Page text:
…In 2000, the Census Bureau recognized that by allowing people to check more than one box when asked to identify their race. Though collecting reliable demographic information about race is important to measure the fairness of elections, the targeting of government programs, for medical research and other reasons, it’s debatable how valuable the census information is when millions of people can legitimately check maybe a half dozen or more boxes. Some of the boxes don’t even indicate race but ethnicity. The bureau specifies, for example, that people who think of themselves as Hispanic, Spanish or Latino can be of any race.

By one expert’s estimate, about one-third of America’s population is multi-racial and that percentage is increasing. Intermarriage has made for some amusing family histories. President Obama considers himself black, but according to the New England Historic Genealogical Society he’s related to Warren’s opponent, Scott Brown, and according to other genealogists, to former vice president Dick Cheney, both of whom are white…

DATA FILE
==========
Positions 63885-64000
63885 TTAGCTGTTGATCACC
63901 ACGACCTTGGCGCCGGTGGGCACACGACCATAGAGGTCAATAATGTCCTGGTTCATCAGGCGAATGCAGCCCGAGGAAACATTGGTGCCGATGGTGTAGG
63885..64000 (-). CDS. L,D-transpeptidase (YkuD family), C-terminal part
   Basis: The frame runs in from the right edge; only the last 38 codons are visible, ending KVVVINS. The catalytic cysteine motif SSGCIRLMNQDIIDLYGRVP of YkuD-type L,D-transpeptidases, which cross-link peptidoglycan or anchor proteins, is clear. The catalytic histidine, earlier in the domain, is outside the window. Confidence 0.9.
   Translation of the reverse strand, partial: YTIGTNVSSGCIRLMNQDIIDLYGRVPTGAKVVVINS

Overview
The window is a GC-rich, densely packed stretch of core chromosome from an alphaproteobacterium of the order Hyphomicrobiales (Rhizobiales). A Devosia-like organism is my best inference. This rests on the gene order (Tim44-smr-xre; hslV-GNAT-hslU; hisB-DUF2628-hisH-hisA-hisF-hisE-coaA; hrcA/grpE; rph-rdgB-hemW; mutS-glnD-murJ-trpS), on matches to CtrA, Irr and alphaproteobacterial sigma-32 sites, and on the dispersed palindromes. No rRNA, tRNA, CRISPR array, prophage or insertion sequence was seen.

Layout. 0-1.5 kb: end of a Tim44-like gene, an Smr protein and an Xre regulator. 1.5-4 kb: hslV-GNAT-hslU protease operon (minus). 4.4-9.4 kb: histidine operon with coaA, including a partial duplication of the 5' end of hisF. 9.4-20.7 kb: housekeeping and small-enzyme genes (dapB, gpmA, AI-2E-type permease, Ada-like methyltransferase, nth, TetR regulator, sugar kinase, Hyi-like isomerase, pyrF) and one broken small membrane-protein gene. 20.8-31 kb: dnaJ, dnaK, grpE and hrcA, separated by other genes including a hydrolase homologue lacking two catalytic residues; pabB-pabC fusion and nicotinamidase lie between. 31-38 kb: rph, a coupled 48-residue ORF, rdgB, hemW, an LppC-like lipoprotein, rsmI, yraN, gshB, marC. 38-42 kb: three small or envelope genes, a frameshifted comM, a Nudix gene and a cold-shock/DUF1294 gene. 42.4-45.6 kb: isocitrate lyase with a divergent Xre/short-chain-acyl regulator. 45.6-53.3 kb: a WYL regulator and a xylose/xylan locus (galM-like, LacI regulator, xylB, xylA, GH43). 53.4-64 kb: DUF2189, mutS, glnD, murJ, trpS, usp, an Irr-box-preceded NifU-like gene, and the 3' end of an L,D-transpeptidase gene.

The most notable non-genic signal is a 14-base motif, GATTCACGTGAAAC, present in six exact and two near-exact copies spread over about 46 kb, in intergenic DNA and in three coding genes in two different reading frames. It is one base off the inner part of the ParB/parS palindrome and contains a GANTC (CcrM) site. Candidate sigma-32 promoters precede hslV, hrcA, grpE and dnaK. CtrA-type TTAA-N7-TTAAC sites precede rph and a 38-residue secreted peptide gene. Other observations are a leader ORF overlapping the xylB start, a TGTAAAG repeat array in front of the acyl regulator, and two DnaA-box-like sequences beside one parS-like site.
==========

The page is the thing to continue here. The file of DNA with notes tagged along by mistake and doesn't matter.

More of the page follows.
Read the entire editorial here.

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The Myth of Native American Blood

Posted in Articles, Identity Development/Psychology, Media Archive, Native Americans/First Nation, Politics/Public Policy, United States on 2012-06-04 19:26Z by Steven

The Myth of Native American Blood

The Hyphenated Life
The Boston Globe
2012-06-01

Francie Latour

The African-American grandmother of a friend of mine once summed up the laws that govern black identity in this country. “If you ever want to know if someone’s black or not,” she would say, “go ask their white neighbor.”